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Saturday, Oct. 9, 2010

Photography fan ends up manager on floating hotel

James Deering served Masa, other top chefs to chart course in hectic cruise line industry Barbara Bayer

James Deering planned on being either a professional photographer or a psychologist. Instead, it was the call of the sea that steered his life. For 16 years now, the American citizen and Tokyo resident has held management positions on the world's biggest cruise lines. In a few days, he will don his uniform, four gold stripes on each sleeve, and set sail, managing what will be his 30th ship.

News photo
Following the sea: Cruise ship general manager James Deering relaxes in his Tokyo apartment last month . just weeks before setting off on the Noordam, which will be the 30th cruise ship he will have managed. BARBARA BAYER

The 58-year-old Deering rose "through the ranks on the food and beverage side" to become general manager, or hotel manager, as it is called on some lines. One of four senior officers along with the captain, chief engineer and staff captain, Deering will be on duty 20 hours a day, seven days a week and "running every minute."

Deering's job entails near-overwhelming responsibility. Burnout comes quickly. "The energy levels that you have to maintain are just so high."

He will go for "four to six months straight," then take anywhere "from five to eight weeks' holiday to recover," and "go back and do it all over again." Every five to 10 years, Deering says, he has to take a longer break to fully recoup, which is what he has been doing for most of this year. He is about to join Holland America Line's Noordam in Barcelona, Spain, then return to Tokyo in February briefly before heading out again.

Just what is so exhausting about his work? Mostly, the sheer magnitude of the job aboard today's massive ships. The biggest ship now, Royal Caribbean's Oasis, is 360 meters long, has 19 decks and carries more than 6,000 people. Deering's last ship employed 1,250 crew members. All but 100 of them worked for him.

"I do everything a hotel manager does in a big hotel," he says. "It is a big hotel, a floating hotel." His last "hotel" had 1,558 rooms, which on land would have constituted the biggest establishment in Tokyo. Galleys for the 12 restaurants and 18 bars serving a total of 13,000 meals each day were spread all over the ship.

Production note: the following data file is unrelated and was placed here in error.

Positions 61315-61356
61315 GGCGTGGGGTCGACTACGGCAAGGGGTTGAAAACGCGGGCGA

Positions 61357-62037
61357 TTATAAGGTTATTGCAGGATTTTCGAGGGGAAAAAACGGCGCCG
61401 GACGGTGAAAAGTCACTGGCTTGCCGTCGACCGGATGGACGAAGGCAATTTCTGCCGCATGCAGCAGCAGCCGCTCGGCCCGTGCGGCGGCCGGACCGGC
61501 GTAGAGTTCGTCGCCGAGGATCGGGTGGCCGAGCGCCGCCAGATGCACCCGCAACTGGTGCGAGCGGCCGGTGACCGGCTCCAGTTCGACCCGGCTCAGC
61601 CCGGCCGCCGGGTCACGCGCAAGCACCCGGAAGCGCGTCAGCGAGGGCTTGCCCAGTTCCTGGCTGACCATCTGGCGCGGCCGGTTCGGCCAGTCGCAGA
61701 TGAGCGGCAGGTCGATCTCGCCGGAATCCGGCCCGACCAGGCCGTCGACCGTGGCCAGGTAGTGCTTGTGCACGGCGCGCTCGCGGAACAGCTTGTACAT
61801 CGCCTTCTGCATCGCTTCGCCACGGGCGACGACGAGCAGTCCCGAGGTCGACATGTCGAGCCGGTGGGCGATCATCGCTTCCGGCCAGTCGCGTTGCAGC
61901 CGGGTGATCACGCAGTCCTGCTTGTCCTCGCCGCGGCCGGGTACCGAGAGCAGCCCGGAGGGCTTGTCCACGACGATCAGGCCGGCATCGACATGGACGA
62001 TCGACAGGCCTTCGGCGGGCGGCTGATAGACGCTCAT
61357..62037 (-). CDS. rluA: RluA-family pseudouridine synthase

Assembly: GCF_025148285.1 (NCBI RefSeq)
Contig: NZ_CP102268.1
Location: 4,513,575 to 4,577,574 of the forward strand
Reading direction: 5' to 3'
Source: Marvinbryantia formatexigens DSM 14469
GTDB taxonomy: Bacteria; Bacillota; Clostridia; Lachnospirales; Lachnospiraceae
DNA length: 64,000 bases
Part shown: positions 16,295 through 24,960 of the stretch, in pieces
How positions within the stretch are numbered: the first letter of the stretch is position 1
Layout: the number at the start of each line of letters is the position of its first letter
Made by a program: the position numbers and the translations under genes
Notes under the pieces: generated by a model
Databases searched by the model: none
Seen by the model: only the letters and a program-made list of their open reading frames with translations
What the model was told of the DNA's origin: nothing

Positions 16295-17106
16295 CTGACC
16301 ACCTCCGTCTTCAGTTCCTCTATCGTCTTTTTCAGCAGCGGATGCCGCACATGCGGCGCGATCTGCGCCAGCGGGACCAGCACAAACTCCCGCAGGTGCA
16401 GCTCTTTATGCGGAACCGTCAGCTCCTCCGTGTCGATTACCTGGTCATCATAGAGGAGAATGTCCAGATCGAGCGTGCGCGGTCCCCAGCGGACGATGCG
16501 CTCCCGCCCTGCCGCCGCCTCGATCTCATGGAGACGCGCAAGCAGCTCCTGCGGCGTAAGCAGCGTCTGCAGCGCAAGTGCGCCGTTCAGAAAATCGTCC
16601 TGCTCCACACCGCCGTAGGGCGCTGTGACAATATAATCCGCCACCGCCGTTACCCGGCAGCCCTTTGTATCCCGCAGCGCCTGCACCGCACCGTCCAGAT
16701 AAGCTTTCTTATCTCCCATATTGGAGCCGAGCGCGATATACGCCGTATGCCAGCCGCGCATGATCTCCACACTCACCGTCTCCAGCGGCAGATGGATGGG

In addition to the front desk, Deering is in charge of: human resources, security, housekeeping, all short excursions, all shops, the casino, beauty salon, Internet cafe, a hospital, a morgue and all interactions with government officials at ports of call.

The Michigan native got his first look at a cruise ship while he was a photography student at the University of California, Berkeley, in 1974. While working at a San Francisco studio photographing food he was asked if he would be interested in taking a two-week cruise to take pictures for a brochure. "I thought, 'I get paid for this?!' " Deering went and was enthralled. "I fell in love. It was really amazing. I said, 'I have to do this. I have to work for a cruise line. ' "

Though it would be many years before Deering actually found his way into the cruise industry, his life began preparing him for the work. While still studying, he took a job as busboy at what was then the hottest restaurant in Frisco — Chez Michel. It was run by a French Moroccan and Deering, of French and German ancestry, got the job because he spoke French.

Michel, a Golden Gloves boxer, "famous for punching out his waiters," knew little of the celebrities who would appear every night at the restaurant. "I was amazed at the celebrities coming in," Deering remembers. "I'd see Bob Dylan walk in and Michel would just look at him, and not being dressed very well, he'd give him a lousy table. I'd think, 'Oh, Lord! ' "

One night, Deering was standing not far from the door and blurted out his surprise when Diana Ross walked in. "Michel heard me and came running over. I thought he was going to punch me but he asked, 'What did you say?' I said, 'That's Diana Ross!' And he was like, 'Who's that? ' " Some time later, Michel rewarded Deering for "knowing so much about celebrities." He gave him a new job greeting guests and cluing him in to the stars. "It was great. I got to meet every celebrity in Hollywood."